Body Cameras Already Rolling in the Region
By: Hilary Powell
December 5, 2014— “We’re here to help you, I promise you that,” Jason Preaschek tells a visibly flustered woman holding a pack of prescription pills.
They’re both standing on the side of a busy road in Porter Co.
The interaction between these two people— a Porter County sergeant and a distraught citizen— is captured by a third party. It’s not a person; it’s a piece of equipment.
“It’s no different than any other piece of equipment I have,” Preaschek says. “I subconsciously turn it on and off without any issue and I pay no attention to it.”
The Porter Co. Sheriff’s Dept. has been testing the model for four months.
The body camera is smaller than the palm of his hand but Jason Preaschek says the technology can preserve the truth.
“It’s benefitted me when writing reports,” he says, “looking back on how I handled the situation, tactically. We can see how officers do things on calls. And then we can say ‘hey that wasn’t, you know, the best thing’ and maybe we can do it differently down the road.”
A lesson some body camera supporters say matters after a July fatal encounter between NYPD officer Daniel Pantaleo and an unarmed man, Eric Garner, was caught on a citizen camera.
Back in the region after being one of five mayors at a community policing forum at the White House, Gary mayor Karen Freeman Wilson says she’s in support of more body cameras to protect officers.
“Law enforcement officers have the right to expect to come home,” she says. “We can ensure that there are no other officers killed like this year in Northwest Indiana. Officer Westerfield, Officer Schultz. But at the same time, all officers and all of law enforcement functions in a way that is consistent with the constitution.”
That’s a problem for all of us.
President Barack Obama announced his plan to make 50,000 body cameras available to police departments across the country.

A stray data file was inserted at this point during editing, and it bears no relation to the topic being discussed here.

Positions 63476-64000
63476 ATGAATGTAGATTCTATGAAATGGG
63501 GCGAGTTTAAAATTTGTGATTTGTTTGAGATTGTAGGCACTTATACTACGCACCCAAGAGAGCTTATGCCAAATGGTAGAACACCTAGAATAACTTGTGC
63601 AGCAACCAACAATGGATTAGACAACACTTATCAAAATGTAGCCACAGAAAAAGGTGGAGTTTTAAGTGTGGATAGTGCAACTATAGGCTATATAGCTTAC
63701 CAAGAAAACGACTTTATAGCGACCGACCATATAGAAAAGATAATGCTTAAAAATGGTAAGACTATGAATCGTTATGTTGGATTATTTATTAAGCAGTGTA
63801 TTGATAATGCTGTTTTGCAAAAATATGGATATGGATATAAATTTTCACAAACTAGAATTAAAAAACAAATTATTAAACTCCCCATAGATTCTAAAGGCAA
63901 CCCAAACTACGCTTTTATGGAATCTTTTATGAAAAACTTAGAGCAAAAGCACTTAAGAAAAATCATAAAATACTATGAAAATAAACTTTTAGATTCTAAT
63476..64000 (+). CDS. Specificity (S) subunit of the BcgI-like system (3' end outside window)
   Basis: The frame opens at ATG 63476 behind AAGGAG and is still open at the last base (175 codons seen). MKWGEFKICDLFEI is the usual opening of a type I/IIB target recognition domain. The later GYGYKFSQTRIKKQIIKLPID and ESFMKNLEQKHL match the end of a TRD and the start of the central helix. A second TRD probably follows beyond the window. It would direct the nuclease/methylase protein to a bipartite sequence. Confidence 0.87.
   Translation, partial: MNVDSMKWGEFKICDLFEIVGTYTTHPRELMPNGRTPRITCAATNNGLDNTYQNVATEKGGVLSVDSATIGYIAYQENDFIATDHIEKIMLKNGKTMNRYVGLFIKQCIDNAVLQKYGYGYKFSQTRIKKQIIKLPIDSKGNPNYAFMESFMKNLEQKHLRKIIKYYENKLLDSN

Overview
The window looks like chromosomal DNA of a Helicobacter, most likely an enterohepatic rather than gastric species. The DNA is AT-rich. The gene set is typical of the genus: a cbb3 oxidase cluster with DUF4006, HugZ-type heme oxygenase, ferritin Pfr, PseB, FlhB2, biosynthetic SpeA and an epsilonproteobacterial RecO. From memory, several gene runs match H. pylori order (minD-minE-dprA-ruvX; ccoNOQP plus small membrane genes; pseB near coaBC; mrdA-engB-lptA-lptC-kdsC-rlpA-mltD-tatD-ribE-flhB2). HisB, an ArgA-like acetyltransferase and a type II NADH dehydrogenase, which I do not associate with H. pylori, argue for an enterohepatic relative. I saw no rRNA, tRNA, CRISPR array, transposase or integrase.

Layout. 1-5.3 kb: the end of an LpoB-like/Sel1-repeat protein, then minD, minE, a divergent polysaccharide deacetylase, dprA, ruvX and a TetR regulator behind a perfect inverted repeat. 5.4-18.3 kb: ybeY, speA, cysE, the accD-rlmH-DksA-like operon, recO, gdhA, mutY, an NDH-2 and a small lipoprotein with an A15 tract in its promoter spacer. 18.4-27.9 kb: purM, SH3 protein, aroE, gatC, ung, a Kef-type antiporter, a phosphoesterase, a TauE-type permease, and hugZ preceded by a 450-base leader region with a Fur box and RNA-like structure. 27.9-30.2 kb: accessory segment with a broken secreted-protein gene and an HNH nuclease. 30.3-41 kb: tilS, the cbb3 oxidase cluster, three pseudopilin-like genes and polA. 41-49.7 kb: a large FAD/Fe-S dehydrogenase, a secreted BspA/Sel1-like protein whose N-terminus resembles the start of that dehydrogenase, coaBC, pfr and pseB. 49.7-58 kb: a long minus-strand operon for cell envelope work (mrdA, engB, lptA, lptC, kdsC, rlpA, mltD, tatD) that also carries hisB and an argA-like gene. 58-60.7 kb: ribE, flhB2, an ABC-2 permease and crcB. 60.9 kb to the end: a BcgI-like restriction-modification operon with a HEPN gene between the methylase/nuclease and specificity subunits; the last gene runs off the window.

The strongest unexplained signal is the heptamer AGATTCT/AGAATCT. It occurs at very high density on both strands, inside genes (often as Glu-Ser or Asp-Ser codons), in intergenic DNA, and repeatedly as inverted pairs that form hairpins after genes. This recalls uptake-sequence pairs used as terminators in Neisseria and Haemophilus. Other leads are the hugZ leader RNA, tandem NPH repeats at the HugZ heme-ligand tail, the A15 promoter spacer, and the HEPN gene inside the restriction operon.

Chief Patricia Nowak of the Indiana University Northwest police department hopes her force is one of them.
“I want our officers to be to have as much as they can as many tools in their toolbox as they can so that the right decision can be made.”
After a New York grand jury declined to indict Pantaleo after his chokehold caused Garner’s death, some people say cameras won’t matter even if they catch alleged wrongdoing.
ACLU Indiana executive director Jane Henegar says body camera benefits outnumber the cons.
“The way that’s it’s played out in communities that have already started using body cameras, that the benefits outweigh the costs,” she says, “but we want to be sure that policies are adopted to protect the liberty interests of the people who police have interactions with.”
There are still privacy issues to work out. Indiana’s a one-party consent state so only the officer has to know the camera is rolling.
For example, I didn’t know the camera had caught my image in the interview until I was told.
“This is way more intimate, because the cars can’t go into somebody’s house,” Preaschek says. “You have access to everything in their house. Anything I see, for the most part, you’re going to see.”
Experts also caution that even a body camera can’t tell the full story.
“It doesn’t see it the way a human actually sees it. It can’t be the total investigation,” Nowak says.
Novak says in her experience, body camera footage has exonerated officers by providing a record where there’s conflicting accounts.
“When you see that camera, it’s not the exact same thing the officer’s seeing, or hearing or smelling or feeling,” Preaschek says.
Legal experts say they expect more Hoosier citizens to be captured on film in the future as privacy issues are confronted.
“Technology has great capacity so if we think that there are ways that we need to controls on off switch certain circumstances when the body camera needs to go off, I bet we can find out a logical way to address those concerns,” Henegar says. “I would love to go the rest of my career with a camera, and I can see us eventually going to most officers are wearing them.”